Editorial: Gamecocks, Tigers have put SC on national college football map

January 3, 2014 

South Carolina players celebrate their win over Wisconsin in Wednesday's Capital One Bowl game.

GERRY MELENDEZ — gmelendez@thestate.com

— WHILE THE University of South Carolina football team has yet to win the much-desired SEC championship — hardly an easy feat in the toughest collegiate league in America — let alone mount a real challenge for the national title, the Gamecock program undeniably has risen to a new level of prominence.

And it has taken the university, fans and this state along for the ride. The folks in Gamecock nation are as proud as peacocks these days.

Without a doubt, it’s important to keep sports in perspective at our institutions of higher education, where developing bright young minds and conducting meaningful research must remain the priories. But it’s undeniable that winning football programs boost enrollment, increase fundraising, support local economies and instill pride not only at the colleges but across the state. The winning attitude and accompanying results that have developed at USC during coach Steve Spurrier’s tenure certainly have permeated the Gamecock faithful. The same can be said for the laudable success Clemson has had under coach Dabo Sweeney.

The No. 8 Gamecocks continued their winning ways Wednesday with their 34-24 victory over No. 19 Wisconsin in the Capital One Bowl. It’s safe to say that USC will finish ranked in the Top 10 for the third consecutive year, a first.

The win also marked the third straight year in which USC has won 11 games, the winningest stretch in school history. The only other time the team won at least 10 games was in 1984. The Gamecocks, whose 18-game home winning streak is the longest in the country, have posted 42 wins in the past four years; that’s more than the 41 recorded in the entire decade of the 1990s.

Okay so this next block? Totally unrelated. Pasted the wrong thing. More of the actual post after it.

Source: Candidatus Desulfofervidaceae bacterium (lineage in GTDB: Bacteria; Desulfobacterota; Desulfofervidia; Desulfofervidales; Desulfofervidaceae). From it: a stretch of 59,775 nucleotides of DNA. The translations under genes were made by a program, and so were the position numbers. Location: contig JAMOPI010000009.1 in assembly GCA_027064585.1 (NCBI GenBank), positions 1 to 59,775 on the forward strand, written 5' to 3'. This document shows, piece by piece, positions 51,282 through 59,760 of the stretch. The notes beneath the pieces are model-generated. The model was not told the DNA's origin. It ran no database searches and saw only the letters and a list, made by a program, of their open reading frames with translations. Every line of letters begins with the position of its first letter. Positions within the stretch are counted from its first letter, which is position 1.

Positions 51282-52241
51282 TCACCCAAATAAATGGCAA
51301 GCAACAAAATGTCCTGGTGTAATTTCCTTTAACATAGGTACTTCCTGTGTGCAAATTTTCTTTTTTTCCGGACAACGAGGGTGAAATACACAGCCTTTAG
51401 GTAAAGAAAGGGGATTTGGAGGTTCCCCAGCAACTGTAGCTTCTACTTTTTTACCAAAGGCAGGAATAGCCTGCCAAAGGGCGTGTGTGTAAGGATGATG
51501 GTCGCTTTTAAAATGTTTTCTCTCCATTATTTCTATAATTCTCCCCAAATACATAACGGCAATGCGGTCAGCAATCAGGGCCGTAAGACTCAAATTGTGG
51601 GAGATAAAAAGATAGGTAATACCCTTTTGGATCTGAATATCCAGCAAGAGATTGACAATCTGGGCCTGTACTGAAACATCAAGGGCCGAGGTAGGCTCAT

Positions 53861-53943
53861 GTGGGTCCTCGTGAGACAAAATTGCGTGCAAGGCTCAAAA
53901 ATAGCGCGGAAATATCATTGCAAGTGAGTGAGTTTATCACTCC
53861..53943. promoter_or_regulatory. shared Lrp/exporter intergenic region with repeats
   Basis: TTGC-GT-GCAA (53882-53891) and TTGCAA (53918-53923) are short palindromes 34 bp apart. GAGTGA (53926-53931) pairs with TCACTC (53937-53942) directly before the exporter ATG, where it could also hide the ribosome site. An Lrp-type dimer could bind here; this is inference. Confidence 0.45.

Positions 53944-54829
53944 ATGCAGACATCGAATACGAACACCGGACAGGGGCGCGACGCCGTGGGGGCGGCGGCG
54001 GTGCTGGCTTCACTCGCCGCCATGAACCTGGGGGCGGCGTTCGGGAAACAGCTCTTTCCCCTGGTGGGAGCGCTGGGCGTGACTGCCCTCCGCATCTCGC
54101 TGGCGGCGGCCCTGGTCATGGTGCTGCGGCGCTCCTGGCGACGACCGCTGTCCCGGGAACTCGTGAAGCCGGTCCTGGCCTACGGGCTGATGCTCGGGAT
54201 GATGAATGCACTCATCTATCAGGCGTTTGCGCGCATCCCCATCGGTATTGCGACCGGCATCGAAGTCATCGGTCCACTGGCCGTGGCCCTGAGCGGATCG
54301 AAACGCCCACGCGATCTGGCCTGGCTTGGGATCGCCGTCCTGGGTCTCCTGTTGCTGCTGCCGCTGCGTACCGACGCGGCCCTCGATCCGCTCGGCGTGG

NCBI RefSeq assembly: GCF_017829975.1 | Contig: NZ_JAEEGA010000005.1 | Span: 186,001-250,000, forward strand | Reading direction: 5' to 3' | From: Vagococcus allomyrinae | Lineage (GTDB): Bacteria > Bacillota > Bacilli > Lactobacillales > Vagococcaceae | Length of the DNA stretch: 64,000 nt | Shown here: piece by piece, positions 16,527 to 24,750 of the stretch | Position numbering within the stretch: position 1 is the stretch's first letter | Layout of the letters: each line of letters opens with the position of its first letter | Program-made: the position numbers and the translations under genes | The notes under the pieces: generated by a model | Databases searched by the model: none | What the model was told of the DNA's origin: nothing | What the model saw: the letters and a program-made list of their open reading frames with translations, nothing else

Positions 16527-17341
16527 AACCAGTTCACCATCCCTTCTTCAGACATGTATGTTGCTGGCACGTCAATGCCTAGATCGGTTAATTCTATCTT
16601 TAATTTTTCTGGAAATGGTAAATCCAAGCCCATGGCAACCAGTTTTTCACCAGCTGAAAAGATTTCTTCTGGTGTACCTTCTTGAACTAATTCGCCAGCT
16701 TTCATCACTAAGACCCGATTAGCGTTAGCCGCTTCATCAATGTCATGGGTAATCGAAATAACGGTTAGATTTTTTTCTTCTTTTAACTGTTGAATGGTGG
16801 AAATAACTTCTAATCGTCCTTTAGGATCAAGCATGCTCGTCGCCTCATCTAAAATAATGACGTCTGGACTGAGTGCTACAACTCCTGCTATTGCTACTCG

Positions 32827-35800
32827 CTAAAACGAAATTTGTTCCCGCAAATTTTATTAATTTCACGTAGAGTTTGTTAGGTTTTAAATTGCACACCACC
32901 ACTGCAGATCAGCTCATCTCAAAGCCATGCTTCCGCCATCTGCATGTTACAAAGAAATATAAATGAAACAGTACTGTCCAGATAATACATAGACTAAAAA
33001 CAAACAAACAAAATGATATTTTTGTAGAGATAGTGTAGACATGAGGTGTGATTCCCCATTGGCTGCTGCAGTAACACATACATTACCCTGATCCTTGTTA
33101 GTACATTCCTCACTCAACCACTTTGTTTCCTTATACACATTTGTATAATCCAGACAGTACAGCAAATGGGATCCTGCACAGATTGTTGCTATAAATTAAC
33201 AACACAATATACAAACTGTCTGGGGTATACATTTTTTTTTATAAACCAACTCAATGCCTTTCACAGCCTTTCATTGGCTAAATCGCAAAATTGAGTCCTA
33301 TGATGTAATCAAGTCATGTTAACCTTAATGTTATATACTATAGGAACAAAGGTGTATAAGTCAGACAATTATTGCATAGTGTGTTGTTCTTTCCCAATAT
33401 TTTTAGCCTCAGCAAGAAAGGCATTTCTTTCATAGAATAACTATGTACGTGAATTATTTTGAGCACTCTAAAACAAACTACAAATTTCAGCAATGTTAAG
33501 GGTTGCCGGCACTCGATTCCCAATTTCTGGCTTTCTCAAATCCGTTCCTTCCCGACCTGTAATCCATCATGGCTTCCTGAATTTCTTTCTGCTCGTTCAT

To top it all off, South Carolina has beaten Clemson for five consecutive seasons, its longest winning streak in the 111-year history of the series.

Coach Spurrier’s team will lose all-everything Jadeveon Clowney, Kelcy Quarles and other junior stars to the NFL, but only five scholarship seniors, including starting quarterback Conner Shaw, will exit the program. There is every reason to believe the Gamecocks once again will field an outstanding team next season.

The Gamecocks’ Upstate brothers, the No. 12 Clemson Tigers, haven’t managed to defeat USC in the past five years, but they too have established themselves on the national scene. Led by standouts such as quarterback Tajh Boyd and Sammy Watkins, both of whom we expect to see in NFL uniforms next season, Clemson has won at least 10 games each of the past three years; it’s the Tigers’ first such streak since they did it four consecutive years during 1986-90.

The Tigers have an opportunity to further build their resume in an Orange Bowl matchup tonight against No. 7 Ohio State. A win would give Clemson its second straight 11-win season. We certainly wish the Tigers the best.

Whatever happens in the Orange Bowl, USC and Clemson have put South Carolina on the national college pigskin map. Neither has hit the elite status yet, but considering the stability of these two programs, the best might be yet to come.

The State is pleased to provide this opportunity to share information, experiences and observations about what's in the news. Some of the comments may be reprinted elsewhere in the site or in the newspaper. We encourage lively, open debate on the issues of the day, and ask that you refrain from profanity, hate speech, personal comments and remarks that are off point. Thank you for taking the time to offer your thoughts.

Commenting FAQs | Terms of Service